But I am afraid too many of us cultivate spaces that become our identities.  In these scenarios, the objects don't reflect us--we are actually using things to try and construct an identity for ourselves.  A woman becomes her outfit.  A man becomes his car.  A woman becomes her art collection.  A man becomes his record collection.  Please ignore these somewhat stereotypical gender assignments, but hopefully it illustrates my point that objects can be forced into identity roles they were never intended to fill.

Even more, I fear this focus on things causes individuals to become so busy sifting through antique stores and clipping up artwork, they forget entirely about the truly important things in life.  I fear such people are so interested in having nice things and being seen as a creative/innovative/stylish that they care more about hip labels than, for example, helping families in Africa find clean water to drink, or helping women enslaved by sexual bondage and human trafficking find new lives.  I'm afraid the style-conscious persuade themselves to legitimize their selfishness as "art" and don't know how to do the things like sit with someone, or listen, or give money away without getting something in return, or sacrifice what they want for someone else to thrive.  As my pastor Richard once said, "Without great intention, your energies will be diffused in a million different directions--so don't lose sight of the purpose for which you were created."  Have we become so muddled that we truly believe the style and beauty of a home is more important than a human life?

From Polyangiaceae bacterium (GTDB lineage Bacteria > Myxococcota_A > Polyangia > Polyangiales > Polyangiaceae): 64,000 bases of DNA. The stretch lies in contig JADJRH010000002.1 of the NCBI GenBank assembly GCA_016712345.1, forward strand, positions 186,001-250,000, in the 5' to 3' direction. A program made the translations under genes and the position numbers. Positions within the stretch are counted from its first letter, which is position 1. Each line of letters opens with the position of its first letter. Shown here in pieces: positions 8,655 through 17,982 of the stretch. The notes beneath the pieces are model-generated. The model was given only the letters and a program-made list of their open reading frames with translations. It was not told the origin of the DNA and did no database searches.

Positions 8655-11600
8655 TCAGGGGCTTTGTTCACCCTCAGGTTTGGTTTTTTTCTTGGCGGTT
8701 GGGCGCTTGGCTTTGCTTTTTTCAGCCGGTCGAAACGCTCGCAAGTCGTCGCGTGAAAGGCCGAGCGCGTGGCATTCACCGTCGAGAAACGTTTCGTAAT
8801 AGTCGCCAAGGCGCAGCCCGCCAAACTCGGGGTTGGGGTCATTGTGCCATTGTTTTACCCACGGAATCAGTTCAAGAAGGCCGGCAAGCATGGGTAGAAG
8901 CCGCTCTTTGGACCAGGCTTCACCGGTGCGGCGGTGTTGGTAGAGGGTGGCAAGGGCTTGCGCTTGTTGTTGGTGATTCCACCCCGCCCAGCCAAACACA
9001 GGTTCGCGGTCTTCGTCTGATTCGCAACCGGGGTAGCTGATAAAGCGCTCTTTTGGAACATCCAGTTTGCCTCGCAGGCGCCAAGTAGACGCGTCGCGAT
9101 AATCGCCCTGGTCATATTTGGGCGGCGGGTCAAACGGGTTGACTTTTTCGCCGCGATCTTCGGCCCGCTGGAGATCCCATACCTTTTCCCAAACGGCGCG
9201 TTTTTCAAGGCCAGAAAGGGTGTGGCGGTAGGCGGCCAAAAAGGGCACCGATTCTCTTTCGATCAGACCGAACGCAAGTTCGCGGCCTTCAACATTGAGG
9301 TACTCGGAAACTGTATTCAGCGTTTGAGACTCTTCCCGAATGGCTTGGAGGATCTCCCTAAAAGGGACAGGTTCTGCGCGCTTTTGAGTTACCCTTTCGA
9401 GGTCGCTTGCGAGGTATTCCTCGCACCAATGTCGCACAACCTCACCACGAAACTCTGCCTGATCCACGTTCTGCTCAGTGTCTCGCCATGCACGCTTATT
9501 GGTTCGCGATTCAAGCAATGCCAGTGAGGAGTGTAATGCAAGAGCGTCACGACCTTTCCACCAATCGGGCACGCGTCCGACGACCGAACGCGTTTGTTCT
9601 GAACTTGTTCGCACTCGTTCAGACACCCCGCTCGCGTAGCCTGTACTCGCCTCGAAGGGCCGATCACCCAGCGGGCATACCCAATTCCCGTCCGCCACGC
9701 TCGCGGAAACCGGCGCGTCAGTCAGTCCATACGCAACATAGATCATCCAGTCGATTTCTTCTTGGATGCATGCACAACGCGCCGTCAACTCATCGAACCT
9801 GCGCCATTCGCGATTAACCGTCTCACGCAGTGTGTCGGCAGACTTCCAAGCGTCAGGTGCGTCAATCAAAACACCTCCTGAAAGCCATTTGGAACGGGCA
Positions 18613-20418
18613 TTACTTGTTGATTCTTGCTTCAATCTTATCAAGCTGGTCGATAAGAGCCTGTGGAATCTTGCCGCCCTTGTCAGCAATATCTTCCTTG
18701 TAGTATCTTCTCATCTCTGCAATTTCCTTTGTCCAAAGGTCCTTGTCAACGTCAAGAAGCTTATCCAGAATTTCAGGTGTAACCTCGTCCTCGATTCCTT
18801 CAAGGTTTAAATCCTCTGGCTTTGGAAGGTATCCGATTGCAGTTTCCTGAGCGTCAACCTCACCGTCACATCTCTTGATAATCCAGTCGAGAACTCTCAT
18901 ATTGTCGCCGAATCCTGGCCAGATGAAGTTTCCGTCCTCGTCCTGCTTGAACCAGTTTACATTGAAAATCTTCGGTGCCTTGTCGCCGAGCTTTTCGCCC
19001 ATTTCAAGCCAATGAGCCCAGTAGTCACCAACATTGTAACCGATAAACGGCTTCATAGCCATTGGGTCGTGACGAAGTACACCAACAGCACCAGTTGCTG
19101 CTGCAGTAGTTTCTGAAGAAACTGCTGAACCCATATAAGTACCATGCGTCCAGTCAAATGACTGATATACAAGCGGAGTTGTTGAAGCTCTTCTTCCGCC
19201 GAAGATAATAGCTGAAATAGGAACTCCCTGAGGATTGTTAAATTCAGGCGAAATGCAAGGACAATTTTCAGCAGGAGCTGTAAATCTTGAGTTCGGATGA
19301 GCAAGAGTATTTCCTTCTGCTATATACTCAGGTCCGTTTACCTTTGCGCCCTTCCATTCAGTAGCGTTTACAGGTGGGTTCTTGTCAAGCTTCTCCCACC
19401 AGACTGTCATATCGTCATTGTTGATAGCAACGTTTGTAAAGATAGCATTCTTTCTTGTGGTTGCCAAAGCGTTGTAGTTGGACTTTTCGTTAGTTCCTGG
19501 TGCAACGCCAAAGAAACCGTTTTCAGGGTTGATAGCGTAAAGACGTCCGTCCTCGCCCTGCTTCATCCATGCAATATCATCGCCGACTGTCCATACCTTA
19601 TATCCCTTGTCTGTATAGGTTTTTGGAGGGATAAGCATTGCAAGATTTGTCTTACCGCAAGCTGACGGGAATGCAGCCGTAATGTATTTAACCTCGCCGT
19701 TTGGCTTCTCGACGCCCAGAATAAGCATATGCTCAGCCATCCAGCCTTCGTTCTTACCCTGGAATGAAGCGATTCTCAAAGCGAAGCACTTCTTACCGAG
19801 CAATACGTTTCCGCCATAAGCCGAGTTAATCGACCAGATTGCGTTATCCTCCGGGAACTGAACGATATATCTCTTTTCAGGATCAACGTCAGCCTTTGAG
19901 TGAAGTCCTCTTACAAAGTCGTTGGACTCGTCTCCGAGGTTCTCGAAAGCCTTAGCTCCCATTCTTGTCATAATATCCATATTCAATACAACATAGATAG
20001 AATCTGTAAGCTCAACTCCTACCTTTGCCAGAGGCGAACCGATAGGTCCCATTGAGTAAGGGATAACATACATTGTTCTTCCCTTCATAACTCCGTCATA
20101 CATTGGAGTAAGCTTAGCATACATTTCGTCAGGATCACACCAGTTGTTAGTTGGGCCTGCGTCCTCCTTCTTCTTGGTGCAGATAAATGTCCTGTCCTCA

(I'm afraid of this for myself--hence the searing words to my own greed and loss of persepective).

So yes, I will probably continue to look at design websites and appreciate the lovely homes.  I will earmark a magazine page or tuck pictures away from inspiration, because I like mood lighting and oversized couches and all that jazz.  I will hope to keep objects in my home that I find beautiful, meaningful, and useful.  I know I will.